Reading the other AL can give one insight into the schizophrenic nature of the profession, though. For example, there’s a recent interview with Harvard Law Professor Charles Ogletree, who of course is most famous for serving “ as one of several celebrity honorary co-chairs of the American Library Association’s Spectrum Presidential Initiative.”

On the same page was a post from a blog called Green Your Library, which I assume is a regular blog at the other AL. The catchy title of the post is, “Out-of-Box Collection-Defining Libraries a Thing of the Future?”  Both pithy and informative!

The Ogletree interview is moving, as these things go. He’s certainly a fan of libraries:

Libraries have been the savior of my life. From the time I was a little kid, reading books at my local county library, I’ve always appreciated the fact that in order to lead, you need to know how to read; if you are able to read, it can then enhance your chances in life. Although a lot of things can rescue young people from the challenges of society in the 21st century, there is nothing that makes you stronger than to have an agile mind, good judgment, and a rich resource of experiences through reading. The library is a sanctuary for those who want to make a big impact on our society.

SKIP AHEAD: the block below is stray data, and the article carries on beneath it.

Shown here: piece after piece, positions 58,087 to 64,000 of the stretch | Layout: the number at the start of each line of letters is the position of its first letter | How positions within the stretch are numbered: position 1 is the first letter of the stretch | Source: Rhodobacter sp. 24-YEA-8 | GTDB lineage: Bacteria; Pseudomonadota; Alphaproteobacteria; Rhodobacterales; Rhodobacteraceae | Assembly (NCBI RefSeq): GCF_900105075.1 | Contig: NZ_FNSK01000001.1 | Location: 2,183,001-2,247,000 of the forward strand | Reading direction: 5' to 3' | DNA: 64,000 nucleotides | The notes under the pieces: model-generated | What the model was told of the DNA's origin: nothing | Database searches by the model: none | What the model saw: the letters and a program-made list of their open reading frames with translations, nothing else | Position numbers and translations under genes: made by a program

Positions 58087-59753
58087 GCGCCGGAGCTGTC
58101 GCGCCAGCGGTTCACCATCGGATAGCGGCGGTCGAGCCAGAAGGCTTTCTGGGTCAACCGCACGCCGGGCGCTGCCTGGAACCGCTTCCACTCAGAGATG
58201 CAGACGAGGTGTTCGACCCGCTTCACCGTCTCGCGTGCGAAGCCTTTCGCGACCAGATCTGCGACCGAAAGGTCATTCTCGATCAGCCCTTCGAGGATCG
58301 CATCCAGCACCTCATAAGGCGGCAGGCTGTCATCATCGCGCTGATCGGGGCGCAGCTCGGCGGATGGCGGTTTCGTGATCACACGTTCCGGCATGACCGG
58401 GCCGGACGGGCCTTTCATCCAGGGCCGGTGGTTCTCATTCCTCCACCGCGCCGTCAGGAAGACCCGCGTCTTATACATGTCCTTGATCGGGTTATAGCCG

That’s a ringing endorsement both of libraries and the thing they used to be most associated with in the eyes of librarians: reading. Saving people’s lives. Building agile minds with good judgment. Providing those who can’t otherwise afford it the educational opportunities that reading can give. Serious stuff!

The “green library” blog post, on the other hand, is very different. Ignore for the moment that the post has nothing to do with greening your library. The topic is how to declutter your house by cluttering up libraries with junk people don’t use very often.  There are libraries around the country that lend pots, tools, gardening implements, and other non-traditional items. The idea is far from new, and I’m pretty sure somewhere in the AL archives I’ve also recommended the same thing as part of Library Spa 2.0.  Anything anyone needs should be available at the library: manicures, crockpots, firearms, etc.